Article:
COVID-19, Known to Spark Heart Problems, Can Also Mimic STEMI

By Gene Emery

April 29, 2020

(Reuters Health) - Doctors are warning that COVID-19 can create false signs of an ST-elevation myocardial infarction (STEMI) and are urging physicians to look beyond an electrocardiogram reading before committing to an intervention.

"The days of reflexively activating the STEMI team for immediate primary PCI have to be modified as we work through the challenges of STEMI mimics and delays in time-to-treatment," three doctors warn in an editorial in the Journal of the American College of Cardiology: Case Reports.

The phenomenon further complicates treatment for COVID-19, which can attack the heart, spark strokes, damage the kidneys and effectively destroy the lungs.

The editorial was prompted by the case of a 29-year-old morbidly obese man who tested positive for COVID-19, developed rapidly-progressing acute respiratory distress syndrome and, while mechanically ventilated, showed ST segment elevations on his electrocardiogram.

Serial cardiac troponin I levels were normal, however, and transthoracic echocardiography didn't reveal a problem.

"In the pre-COVID-19 era, this patient probably would have undergone emergent diagnostic coronary angiography and would not have been the subject of a case report. Not now. We live in the COVID-19 era and how we approach STEMI has changed for the immediate future," said the editorial's authors, led by Dr. Mladen Vidovich of the Jesse Brown VA Medical Center in Chicago.

Dr. Catalin Loghin of the University of Texas Health Science Center at Houston, the lead author on the case study of the 29-year-old man, told Reuters Health that the troponin levels were enough to convince him that the patient didn't need a trip to the cath lab.

The physicians noted the man's age, the fact that he didn't have a family history of cardiovascular disease, the absence of coronary calcification on his chest CT, the absence of wall motion abnormalities on his echocardiogram, the fact that he had a normal left ventricular ejection fraction, and a negative myoglobin test.

"It illustrates that not everything that's ST elevation means an acute MI," said Dr. Loghin, a professor of cardiovascular medicine with McGovern Medical School at UTHealth. "It also means we can tone down and can accomplish a lot without using anything very complex and very expensive. It's a case of less is more."

"We need to be on the same page and follow the same standard criteria when we classify COVID-related complications," he said.

"We are learning that ST-elevation in the COVID-19 era may represent STEMI mimics," the Vidovich team said in their editorial.

Not only does angiography pose the added risk of spreading COVID-19 to staff and equipment, they said, but doctors "should think twice before administering intravenous contrast medium in these patients" because they already face a higher risk of acute kidney injury.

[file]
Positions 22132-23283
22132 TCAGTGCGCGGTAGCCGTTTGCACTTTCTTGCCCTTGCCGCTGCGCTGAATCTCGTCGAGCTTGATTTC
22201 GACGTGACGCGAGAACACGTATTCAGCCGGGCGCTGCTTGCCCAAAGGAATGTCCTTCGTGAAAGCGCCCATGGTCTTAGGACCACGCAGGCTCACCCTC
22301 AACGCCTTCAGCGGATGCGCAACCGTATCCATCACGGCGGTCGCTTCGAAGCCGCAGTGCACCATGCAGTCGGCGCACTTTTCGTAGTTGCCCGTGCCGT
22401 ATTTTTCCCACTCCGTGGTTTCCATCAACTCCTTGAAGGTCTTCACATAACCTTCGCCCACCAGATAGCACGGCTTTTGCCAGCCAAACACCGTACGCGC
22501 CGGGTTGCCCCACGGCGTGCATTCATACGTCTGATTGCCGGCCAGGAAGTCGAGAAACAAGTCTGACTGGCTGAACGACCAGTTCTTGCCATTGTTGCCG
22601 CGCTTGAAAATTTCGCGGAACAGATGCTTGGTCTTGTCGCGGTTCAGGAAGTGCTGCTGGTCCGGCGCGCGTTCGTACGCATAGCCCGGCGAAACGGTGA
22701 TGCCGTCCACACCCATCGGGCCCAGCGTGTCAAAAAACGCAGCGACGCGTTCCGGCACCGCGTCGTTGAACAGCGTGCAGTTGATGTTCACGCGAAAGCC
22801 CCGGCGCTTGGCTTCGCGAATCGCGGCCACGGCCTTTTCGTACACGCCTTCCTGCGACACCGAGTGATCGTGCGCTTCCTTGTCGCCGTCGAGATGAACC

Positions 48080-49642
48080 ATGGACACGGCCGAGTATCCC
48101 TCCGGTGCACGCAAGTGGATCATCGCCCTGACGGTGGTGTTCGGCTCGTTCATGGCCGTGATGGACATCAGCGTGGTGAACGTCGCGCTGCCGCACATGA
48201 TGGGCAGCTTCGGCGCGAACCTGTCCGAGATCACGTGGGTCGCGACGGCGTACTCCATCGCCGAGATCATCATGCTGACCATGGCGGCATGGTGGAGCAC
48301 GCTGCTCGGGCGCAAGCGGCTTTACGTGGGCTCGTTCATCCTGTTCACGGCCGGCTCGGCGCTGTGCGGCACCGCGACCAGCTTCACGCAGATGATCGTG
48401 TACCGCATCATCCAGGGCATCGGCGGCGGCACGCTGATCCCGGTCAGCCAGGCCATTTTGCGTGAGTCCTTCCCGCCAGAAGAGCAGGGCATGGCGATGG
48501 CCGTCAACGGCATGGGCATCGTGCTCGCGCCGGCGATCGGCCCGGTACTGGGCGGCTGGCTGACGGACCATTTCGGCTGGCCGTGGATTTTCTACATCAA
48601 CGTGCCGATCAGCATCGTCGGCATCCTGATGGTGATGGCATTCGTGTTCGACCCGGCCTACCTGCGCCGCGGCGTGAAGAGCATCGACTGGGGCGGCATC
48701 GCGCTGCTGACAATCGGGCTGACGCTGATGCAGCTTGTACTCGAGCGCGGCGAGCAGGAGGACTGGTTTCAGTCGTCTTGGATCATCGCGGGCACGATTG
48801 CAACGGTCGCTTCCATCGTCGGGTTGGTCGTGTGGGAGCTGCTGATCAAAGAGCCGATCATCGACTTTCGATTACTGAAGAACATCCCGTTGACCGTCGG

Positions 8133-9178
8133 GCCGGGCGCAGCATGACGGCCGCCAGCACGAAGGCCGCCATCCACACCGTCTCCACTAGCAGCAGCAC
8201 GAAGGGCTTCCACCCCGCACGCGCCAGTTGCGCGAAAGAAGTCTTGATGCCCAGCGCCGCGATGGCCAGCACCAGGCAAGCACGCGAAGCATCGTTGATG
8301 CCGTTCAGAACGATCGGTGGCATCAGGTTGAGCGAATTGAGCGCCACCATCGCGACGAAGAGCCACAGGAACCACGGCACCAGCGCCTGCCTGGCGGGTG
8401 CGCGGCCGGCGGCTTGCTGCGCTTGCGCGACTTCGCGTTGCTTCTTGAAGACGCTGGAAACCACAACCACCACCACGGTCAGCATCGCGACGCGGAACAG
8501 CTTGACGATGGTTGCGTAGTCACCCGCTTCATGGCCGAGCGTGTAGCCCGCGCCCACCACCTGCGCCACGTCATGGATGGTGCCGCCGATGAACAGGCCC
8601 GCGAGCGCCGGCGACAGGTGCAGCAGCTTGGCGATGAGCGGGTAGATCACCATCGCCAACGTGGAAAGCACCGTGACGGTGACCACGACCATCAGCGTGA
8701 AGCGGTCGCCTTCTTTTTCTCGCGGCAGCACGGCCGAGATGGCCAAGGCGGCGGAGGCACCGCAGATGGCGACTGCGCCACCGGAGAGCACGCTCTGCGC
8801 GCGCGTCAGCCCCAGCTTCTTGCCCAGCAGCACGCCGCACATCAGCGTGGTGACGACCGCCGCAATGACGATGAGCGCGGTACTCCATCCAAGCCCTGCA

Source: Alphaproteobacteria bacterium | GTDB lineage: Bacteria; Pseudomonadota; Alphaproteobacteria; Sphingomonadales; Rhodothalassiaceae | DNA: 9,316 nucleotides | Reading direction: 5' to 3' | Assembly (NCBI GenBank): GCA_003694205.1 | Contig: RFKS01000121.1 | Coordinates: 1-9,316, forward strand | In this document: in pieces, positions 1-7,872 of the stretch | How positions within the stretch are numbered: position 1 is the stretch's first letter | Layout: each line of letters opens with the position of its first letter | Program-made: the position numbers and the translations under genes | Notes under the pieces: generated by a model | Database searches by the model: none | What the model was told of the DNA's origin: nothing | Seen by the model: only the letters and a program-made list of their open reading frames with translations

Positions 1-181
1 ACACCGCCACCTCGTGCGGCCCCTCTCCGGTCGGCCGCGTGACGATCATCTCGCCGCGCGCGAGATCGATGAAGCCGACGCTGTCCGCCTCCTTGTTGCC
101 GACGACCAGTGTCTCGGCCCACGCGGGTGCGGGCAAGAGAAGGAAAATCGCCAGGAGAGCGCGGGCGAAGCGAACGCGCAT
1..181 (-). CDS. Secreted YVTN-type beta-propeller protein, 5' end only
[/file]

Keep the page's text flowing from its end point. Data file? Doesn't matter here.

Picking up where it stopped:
Instead, and because it's harder to schedule PCI in hospitals overwhelmed by COVID cases, doctors may want to consider fibrinolytic therapy once STEMI mimics have been excluded, they said, although "at PCI-capable hospitals with adequate staffing, primary PCI is still preferred."

Meanwhile, the journal is also publishing the case report of a 56-year-old's heart attack that went undiagnosed because of his suspected COVID-19 infection.

The long-time smoker initially reported fatigue, fever, muscle aches, shortness of breath and cough associated with a dull chest pain. "On further questioning, he also mentioned similar episodes of chest pain in the past, with exertion" to his primary doctor during a virtual visit, according to a report by Drs. Rayan Yousefzai and Arvind Bhimaraj of the Houston Methodist DeBakey Heart and Vascular Center.

The patient called 911 three days later when his symptoms worsened. At the hospital, he was in respiratory distress, a chest X-ray showed diffuse patchy airspace opacities through his lungs, and he was eventually intubated. An ECG showed a left bundle branch block not present on an ECG done two months earlier. His troponin level was 56.82 ng/ml, which was considered to be due to myocarditis, and his B-type natriuretic peptide was 2493 pg/ml.

But his COVID-19 PCR test came up negative. Twice.

He ended up in the ICU with an implanted heart pump, where further treatment was to be weighed.

"In the COVID-19 era, the diagnosis was diverted towards COVID-19, and STEMI was missed," Dr. Yousefzai and Bhimaraj said. "COVID-19 patients can present with cardiovascular manifestations. We have to be vigilant in diagnosing COVID-19 patients; however, we should not forget about the common diagnosis."

"Fear should not deter us from recognizing common pathologies," they said.

SOURCES: https://bit.ly/2YeKKVC, https://bit.ly/3eYvouz, and https://bit.ly/2xYgyDN; Journal of the American College of Cardiology: Case Reports, online April 27, 2020.

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